Should the residential market fear future Brexit impact?

The latest residential property transaction data shows the market remains resilient to Brexit, though are impact fears premature?

1,520,037 applications were completed during the month of August, with the South East coming top of the regional table, according to Land Registry Transaction Data for August 2016.

HMRC UK Property Transaction report shows August’s seasonally adjusted residential transaction figure shows no significant change from July, but is 6% lower than the same period in 2015.

For Land Registry, My Home Move was the customer which achieved the highest number of transactions for value and Enact completed the greatest number of searches for the month.

Greg Bryce, Managing Director of SearchFlow, comments: “Despite Brexit and the seasonally anticipated lull in housing market activity, transaction levels have remained resilient and there was negligible change over the summer months. With interest rates at a historically low level and many mortgage providers passing on the reduced rates onto their long term fixed mortgages, unemployment levels remaining low and demand for housing outstripping supply, the housing market remains in a strong position.

“Our latest conveyancing sentiment survey reveals that the industry is positive about the health of the property market. The clear majority, 60% of respondents believe that the number of transactions will remain the same for the next quarter, 30% believe transaction levels will increase by 1-10% and 14% of respondents believe it will increase by 11-20%.”

Andy Sommerville, Director of Search Acumen, comments: “It is encouraging that pre-referendum forecasts of economic meltdown continue to appear overblown as August’s residential property transactions show some resilience and commercial activity gains a new lease of life. The figures show a stable increase in residential transaction activity every month since the Brexit vote and those within the property sector are finding themselves asking what all the fuss was about.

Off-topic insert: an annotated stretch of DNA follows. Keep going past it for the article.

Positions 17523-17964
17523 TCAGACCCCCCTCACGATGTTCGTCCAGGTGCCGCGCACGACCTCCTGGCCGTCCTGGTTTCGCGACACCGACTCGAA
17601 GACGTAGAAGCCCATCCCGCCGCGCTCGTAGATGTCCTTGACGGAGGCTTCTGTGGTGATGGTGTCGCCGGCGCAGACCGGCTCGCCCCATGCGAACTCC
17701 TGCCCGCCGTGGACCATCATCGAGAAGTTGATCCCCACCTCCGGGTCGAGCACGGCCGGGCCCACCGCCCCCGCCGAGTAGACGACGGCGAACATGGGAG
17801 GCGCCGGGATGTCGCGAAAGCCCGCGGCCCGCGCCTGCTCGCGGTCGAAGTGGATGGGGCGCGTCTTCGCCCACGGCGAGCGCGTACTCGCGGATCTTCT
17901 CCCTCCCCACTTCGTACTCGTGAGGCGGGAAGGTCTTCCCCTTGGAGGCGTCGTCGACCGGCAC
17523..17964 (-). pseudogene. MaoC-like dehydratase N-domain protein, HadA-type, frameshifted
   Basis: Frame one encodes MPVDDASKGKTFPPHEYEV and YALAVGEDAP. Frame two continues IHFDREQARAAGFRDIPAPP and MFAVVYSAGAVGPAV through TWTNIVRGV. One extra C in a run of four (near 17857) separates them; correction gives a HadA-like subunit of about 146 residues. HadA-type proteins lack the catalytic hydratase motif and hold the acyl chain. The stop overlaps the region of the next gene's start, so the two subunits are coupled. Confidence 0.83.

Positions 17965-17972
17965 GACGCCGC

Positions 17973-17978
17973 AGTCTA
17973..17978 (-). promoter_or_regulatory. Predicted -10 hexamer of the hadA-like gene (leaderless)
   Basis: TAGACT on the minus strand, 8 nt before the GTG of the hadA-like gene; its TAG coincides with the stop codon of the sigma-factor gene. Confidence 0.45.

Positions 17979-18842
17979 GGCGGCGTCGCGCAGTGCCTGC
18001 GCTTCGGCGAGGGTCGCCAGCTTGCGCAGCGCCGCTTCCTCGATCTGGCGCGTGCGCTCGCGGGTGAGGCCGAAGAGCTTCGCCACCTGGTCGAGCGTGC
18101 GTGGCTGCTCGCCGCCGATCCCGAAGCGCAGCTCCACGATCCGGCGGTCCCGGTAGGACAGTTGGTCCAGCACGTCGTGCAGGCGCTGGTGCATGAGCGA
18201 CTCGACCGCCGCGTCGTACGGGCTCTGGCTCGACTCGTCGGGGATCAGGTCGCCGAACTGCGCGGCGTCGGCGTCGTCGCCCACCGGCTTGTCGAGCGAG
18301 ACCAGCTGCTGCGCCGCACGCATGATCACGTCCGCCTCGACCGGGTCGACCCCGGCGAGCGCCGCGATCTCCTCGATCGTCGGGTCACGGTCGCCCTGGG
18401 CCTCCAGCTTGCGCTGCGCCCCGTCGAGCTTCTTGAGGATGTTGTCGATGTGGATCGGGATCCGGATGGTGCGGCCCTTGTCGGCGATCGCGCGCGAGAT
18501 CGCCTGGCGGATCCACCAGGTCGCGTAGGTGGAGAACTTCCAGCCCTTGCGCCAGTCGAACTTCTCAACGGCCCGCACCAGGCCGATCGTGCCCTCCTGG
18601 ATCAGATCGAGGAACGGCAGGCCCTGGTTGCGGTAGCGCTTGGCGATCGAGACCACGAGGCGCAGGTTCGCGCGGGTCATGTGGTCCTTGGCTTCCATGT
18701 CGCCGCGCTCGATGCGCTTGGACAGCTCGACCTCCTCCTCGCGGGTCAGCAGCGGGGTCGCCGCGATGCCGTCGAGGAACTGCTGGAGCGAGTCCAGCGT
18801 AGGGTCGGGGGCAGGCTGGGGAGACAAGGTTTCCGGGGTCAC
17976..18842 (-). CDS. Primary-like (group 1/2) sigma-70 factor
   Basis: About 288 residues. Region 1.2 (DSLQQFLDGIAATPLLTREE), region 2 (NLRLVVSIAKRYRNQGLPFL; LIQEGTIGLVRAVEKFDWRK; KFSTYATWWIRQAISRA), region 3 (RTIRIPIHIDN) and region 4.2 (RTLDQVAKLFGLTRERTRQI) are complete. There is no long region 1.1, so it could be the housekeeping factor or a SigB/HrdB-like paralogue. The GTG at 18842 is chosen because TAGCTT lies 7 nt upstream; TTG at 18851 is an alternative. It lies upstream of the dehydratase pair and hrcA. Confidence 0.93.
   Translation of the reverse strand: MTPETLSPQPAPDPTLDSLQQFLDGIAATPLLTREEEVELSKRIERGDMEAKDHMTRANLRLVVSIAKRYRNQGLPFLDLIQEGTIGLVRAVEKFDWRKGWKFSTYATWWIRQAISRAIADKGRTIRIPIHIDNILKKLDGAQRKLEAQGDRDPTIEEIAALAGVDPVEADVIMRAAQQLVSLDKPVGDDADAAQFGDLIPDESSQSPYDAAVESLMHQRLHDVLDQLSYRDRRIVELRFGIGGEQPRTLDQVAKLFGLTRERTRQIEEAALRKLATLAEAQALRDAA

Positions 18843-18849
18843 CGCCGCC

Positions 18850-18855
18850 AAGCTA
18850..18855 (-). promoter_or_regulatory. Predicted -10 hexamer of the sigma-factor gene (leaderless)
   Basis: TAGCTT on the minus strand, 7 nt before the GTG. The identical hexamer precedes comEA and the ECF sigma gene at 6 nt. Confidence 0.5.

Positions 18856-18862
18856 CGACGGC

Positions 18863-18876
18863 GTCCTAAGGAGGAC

“We are, however, in danger of being overly optimistic about the short-term stability we’ve seen over the past months as a 6.1% decline since the same month last year uncovers 12 months of turbulence in our sector and efforts to get our market back on its feet must not slowdown.

“Looking ahead, it is essential that our market remains optimistic. Industry players will need to not shy away from drawing investment and regaining some stamina before tackling the continuous challenges our divorce with the EU will bring.”

David Brown, CEO of Marsh & Parsons, comments: “The top-line figures are slightly down from August last year, but this is no cause for concern – it is important to note that when you discount seasonal adjustment, the changes from the same period last year, are negligible.

“The total numbers for Q1 and Q2 of 2016 were astronomically high compared to the corresponding period last year. Consequently the market is still levelling after the frenzy we saw as people clambered to meet the April Stamp Duty deadline. This, along with the Bank of England’s plans to curb Buy-to-Let mortgages, caused such an enormous spike in activity, that even if we had not had the referendum vote, we would have expected to spend a good few months seeing the market recover to some level of normality.”

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